Much of Protestant apologetics against liturgical and sacramental theology has traditionally focused on a historical approach against “Catholic inventions,” which is manifestly flawed. More recent Protestant responses to Eastern Orthodoxy often assumes that by the year 1054 AD (the year traditionally given for the East-West Schism) the Eastern Church had had plenty of time to fall into apostasy. The Coptic Church demonstrates that a liturgical and sacramental theology permeated the Christian Church 600 years before the East-West Schism. At the very least, we can say that at the time of the Council of Chalcedon (451 AD), a Protestant theological approach is light years away. Did it exist before then? Were there Christians in the Early Church who looked like the Evangelicals of today? If so, they left no mark in either the Ancient Churches nor in the writings of the Church Fathers in East or West.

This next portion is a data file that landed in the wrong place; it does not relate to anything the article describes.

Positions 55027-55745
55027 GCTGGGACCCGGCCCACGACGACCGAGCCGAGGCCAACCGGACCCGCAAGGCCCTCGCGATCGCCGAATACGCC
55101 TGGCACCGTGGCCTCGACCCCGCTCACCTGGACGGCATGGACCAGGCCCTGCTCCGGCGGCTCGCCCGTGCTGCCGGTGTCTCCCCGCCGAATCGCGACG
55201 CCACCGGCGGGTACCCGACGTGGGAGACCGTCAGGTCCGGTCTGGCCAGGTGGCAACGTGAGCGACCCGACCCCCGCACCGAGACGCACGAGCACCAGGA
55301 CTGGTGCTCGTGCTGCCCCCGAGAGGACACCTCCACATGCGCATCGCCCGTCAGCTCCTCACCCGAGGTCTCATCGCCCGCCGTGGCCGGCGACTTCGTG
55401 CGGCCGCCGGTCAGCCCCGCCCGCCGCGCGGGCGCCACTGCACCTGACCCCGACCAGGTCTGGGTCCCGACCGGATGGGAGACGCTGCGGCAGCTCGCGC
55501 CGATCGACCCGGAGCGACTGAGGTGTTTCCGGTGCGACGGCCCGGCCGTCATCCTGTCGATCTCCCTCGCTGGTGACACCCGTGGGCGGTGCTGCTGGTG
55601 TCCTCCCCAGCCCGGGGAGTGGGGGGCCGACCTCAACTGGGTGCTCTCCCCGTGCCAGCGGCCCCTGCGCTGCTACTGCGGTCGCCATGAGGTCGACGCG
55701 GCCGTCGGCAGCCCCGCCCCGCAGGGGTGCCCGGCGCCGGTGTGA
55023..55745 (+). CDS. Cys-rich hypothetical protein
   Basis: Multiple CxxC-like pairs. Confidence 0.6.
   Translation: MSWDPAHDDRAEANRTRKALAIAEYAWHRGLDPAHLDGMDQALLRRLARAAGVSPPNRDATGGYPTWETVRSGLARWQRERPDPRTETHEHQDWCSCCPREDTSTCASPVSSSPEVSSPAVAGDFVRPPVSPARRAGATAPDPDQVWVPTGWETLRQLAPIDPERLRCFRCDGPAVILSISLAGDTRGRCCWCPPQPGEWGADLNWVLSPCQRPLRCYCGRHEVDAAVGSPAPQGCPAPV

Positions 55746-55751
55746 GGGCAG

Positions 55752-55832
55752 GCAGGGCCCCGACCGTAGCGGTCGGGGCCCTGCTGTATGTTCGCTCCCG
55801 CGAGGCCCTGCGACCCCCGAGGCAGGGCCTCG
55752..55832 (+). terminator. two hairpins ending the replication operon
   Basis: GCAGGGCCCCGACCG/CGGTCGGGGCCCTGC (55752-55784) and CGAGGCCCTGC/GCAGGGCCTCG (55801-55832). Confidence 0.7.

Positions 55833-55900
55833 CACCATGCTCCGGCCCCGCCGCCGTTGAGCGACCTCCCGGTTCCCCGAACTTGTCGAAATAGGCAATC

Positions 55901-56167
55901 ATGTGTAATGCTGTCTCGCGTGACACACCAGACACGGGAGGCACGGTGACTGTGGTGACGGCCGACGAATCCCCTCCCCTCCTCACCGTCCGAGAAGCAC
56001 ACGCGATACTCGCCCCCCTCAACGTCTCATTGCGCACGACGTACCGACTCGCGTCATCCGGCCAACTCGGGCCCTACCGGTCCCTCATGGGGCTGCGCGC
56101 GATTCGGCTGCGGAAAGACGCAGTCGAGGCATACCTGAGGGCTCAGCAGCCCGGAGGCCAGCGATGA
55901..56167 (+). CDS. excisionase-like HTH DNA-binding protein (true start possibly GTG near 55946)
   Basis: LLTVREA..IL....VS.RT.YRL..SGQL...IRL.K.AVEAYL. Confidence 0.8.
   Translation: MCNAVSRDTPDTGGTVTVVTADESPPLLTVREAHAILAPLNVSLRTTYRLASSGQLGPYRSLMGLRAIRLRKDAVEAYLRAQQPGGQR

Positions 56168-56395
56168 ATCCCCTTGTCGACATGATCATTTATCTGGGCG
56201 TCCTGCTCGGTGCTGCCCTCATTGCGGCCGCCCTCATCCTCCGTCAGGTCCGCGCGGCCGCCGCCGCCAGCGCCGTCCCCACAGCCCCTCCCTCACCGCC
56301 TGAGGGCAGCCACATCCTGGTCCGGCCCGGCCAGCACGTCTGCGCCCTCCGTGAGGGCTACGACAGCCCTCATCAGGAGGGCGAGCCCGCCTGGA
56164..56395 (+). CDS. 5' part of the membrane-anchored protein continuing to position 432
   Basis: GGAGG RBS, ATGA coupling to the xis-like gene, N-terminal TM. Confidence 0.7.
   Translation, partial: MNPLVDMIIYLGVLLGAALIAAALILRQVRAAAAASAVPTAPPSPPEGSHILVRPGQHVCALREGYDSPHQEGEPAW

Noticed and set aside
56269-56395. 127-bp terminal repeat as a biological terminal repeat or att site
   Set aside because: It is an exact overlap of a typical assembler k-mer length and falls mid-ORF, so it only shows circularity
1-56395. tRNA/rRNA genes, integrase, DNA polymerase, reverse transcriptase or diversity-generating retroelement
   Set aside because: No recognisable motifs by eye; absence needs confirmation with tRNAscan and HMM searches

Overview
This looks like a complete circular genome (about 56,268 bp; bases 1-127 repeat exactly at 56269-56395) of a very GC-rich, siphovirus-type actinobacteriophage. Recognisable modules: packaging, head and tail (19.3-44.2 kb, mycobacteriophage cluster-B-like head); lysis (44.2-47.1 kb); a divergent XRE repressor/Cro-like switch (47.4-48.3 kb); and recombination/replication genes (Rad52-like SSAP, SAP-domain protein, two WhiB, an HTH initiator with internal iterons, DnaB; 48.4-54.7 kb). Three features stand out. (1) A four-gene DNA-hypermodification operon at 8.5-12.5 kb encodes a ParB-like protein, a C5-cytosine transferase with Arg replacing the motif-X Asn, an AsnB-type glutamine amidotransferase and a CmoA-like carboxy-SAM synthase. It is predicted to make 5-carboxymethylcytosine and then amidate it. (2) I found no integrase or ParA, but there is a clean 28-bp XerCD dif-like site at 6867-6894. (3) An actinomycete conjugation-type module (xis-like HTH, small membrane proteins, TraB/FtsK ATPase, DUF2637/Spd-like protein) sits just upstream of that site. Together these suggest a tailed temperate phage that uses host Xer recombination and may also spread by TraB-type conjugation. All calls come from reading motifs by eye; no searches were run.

I’d write more, but I have to head into the city to fetch a tuxedo.

To one extent or another, I think most Western Catholics have been following the ongoing priestly abuse crisis that has — if I may use an overextended and misused word to the full force of its meaning — rocked the Church for the last eight years. I had hoped, and I suppose most of us had as well, that the worst of it had passed: Boston is under a different bishop for whom I have immense personal respect, the policies that allowed the abuse to continue have been largely discarded, and much of the atmosphere of secrecy, at least here in the United States, has lapsed. Granted, there will be those who dispute me, and perhaps rightly; I’m not there, I haven’t studiously devoured every story or policy decision. I can’t say for sure what the attitude is in every chancery in North America, but I can say that, here, it had seemed, the worst of it had passed, and sins brought to light were being dealt with.